CHARLOTTESVILLE, Va. (CBS19 NEWS) -- Virginia Humanities has announced almost $80,000 in grants for 15 nonprofits to support public humanities programs.
According to a release, the program responds directly to the interests and concerns of local communities across the Commonwealth.
“From Pulaski County in Southwest Virginia to Warsaw in the Northern Neck, these grants reach across the Commonwealth to support organizations that are doing important work,” said Matthew Gibson, executive director of Virginia Humanities. “Fostering a shared understanding of Virginia's history and culture is central to our mission, and the projects included in this grant cycle will do just that.”
The American Civil War Museum in Richmond received a $9,000 grant for an exhibit and public programs exploring the role of Jefferson Davis, his family and the Confederate Museum played in developing the “Lost Cause” narrative about the Civil War.
In Bedford County, the Bower Center for the Arts got $7,000 for an exhibit and programs honoring the story of the 22 “Bedford Boys” who were killed as part of the D-Day invasion on June 6, 1944, which will be held in June of this year.
The Catticus Corporation received $9,000 for a Farmville-focused project, researching and early-stage script development for a documentary film on the response of white Southerners to the 1954 U.S. Supreme Court desegregation mandate.
In Danville, the Danville Museum of Fine Arts and History will use a $3,000 grant to plan for an exhibit and series of programs on the life and achievements of Camilla Williams, a native of the city who was the first African-American soprano to appear with a major American opera company and who earned international recognition as a singer and civil rights pioneer.
Another organization in Richmond to get a grant is Gallery 5, which will use the $3,000 for a series of facilitated public conversations on a range of social issues central to the city's past and present.
George Mason University in Fairfax got $9,000 to develop a website telling the story of the “lost segment” of the Appalachian Trail through Southern Virginia and the social and economic impact rerouting the trail had on area communities.
Longwood University in Farmville will use a $2,200 for the publication and distribution of original writings by American military veterans and their families that will explore the effects of combat and the general experience of military service.
In Warsaw, the Menokin Foundation will use a $5,000 to research the lives of people who were enslaved at the Menokin Plantation in Richmond County.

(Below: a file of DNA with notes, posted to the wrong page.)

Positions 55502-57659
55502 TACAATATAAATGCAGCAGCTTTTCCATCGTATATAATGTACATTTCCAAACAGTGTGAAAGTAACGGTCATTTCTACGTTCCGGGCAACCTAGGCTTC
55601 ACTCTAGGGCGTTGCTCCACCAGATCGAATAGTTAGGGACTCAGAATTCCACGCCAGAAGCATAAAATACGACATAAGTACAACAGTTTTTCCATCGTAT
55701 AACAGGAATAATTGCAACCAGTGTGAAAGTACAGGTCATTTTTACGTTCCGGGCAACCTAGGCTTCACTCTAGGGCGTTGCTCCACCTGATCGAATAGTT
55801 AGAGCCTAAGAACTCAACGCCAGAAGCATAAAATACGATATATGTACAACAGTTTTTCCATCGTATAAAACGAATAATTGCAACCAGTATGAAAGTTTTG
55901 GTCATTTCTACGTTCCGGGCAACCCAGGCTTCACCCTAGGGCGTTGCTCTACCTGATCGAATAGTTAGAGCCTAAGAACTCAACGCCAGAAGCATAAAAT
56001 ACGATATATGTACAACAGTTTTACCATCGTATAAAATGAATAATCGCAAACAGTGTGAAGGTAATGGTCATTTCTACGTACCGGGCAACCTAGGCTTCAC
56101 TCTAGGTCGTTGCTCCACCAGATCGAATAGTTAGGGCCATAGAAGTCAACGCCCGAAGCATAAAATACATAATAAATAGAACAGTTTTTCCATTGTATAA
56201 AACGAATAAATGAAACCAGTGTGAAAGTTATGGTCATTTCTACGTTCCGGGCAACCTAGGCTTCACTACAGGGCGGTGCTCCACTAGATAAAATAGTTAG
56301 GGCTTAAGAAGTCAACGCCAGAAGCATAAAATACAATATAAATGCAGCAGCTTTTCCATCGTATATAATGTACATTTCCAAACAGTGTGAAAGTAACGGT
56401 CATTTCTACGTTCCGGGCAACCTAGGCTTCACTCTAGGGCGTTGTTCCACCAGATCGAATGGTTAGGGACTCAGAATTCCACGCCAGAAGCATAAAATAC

In Alexandria, New York Women in Film and Television will use $7,500 for a half-hour documentary film exploring the history and stories of African-American life in the city seen through the eyes of two local artists who build miniature dioramas of scenes of daily life in city neighborhoods.
The Northampton Historic Preservation Society in Eastville got $3,000 to produce a documentary video on the social history of the 1914 Jail in Northampton County.
In Prince William County, the Prince William Public Library System received $1,000 for the publication of a study/discussion guide to be used with public screenings of the documentary “An Outrage,” which looks at the history and legacy of lynching in the American South.
Prio Bangla, Inc. in Arlington will use $3,000 for an interpretive publication to complement it annual Prio Bangla Festival, which showcases cultural diversity in Northern Virginia.
The Virginia Chamber Orchestra in Alexandria received $5,000 for a print publication, interpretive performance, video, classroom resources, and series of public screenings and discussion programs to explore music in the life of President Dwight D. Eisenhower.
In Suffolk, Western Tidewater Virginia Heritage got $3,000 for an hour-long documentary on the history of peanut cultivation in the region and the role peanuts have played in the history, culture, economy and daily life of the area.
Finally, the YMCA of Pulaski County received $10,000 for a research and oral history project on the history of the Calfee Training School there, which is one of many such schools that provided education for African-American children during segregation, and the sire of the landmark legal challenge to the doctrine of “separate but equal.”
Since 1974, Virginia Humanities has given out more than 4,000 grants.